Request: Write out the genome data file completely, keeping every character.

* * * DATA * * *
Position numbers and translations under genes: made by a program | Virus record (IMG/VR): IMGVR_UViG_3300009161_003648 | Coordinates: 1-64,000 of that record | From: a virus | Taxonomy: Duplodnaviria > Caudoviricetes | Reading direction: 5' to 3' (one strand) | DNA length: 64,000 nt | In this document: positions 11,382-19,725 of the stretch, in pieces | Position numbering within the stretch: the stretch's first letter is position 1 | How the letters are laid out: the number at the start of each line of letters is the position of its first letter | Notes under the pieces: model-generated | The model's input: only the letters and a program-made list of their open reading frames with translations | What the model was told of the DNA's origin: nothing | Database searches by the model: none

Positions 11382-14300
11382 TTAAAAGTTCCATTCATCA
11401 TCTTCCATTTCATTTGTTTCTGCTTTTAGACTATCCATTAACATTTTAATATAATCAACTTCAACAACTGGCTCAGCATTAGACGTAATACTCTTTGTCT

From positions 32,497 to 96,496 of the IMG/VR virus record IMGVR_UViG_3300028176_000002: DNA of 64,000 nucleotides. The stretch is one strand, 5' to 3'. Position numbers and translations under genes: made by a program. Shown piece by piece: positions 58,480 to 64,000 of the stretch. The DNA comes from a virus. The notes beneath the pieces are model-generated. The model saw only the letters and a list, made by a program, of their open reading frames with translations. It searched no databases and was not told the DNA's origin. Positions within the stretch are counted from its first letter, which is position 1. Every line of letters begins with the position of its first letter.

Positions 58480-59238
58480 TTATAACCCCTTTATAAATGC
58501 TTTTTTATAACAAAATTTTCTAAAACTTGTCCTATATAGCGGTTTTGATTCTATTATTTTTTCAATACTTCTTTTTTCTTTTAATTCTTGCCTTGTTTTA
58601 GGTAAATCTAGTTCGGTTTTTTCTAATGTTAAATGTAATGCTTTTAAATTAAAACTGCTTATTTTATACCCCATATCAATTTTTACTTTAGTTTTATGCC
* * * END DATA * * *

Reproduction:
Position numbers and translations under genes: made by a program | Virus record (IMG/VR): IMGVR_UViG_3300009161_003648 | Coordinates: 1-64,000 of that record | From: a virus | Taxonomy: Duplodnaviria > Caudoviricetes | Reading direction: 5' to 3' (one strand) | DNA length: 64,000 nt | In this document: positions 11,382-19,725 of the stretch, in pieces | Position numbering within the stretch: the stretch's first letter is position 1 | How the letters are laid out: the number at the start of each line of letters is the position of its first letter | Notes under the pieces: model-generated | The model's input: only the letters and a program-made list of their open reading frames with translations | What the model was told of the DNA's origin: nothing | Database searches by the model: none

Positions 11382-14300
11382 TTAAAAGTTCCATTCATCA
11401 TCTTCCATTTCATTTGTTTCTGCTTTTAGACTATCCATTAACATTTTAATATAATCAACTTCAACAACTGGCTCAGCATTAGACGTAATACTCTTTGTCT

From positions 32,497 to 96,496 of the IMG/VR virus record IMGVR_UViG_3300028176_000002: DNA of 64,000 nucleotides. The stretch is one strand, 5' to 3'. Position numbers and translations under genes: made by a program. Shown piece by piece: positions 58,480 to 64,000 of the stretch. The DNA comes from a virus. The notes beneath the pieces are model-generated. The model saw only the letters and a list, made by a program, of their open reading frames with translations. It searched no databases and was not told the DNA's origin. Positions within the stretch are counted from its first letter, which is position 1. Every line of letters begins with the position of its first letter.

Positions 58480-59238
58480 TTATAACCCCTTTATAAATGC
58501 TTTTTTATAACAAAATTTTCTAAAACTTGTCCTATATAGCGGTTTTGATTCTATTATTTTTTCAATACTTCTTTTTTCTTTTAATTCTTGCCTTGTTTTA
58601 GGTAAATCTAGTTCGGTTTTTTCTAATGTTAAATGTAATGCTTTTAAATTAAAACTGCTTATTTTATACCCCATATCAATTTTTACTTTAGTTTTATGCC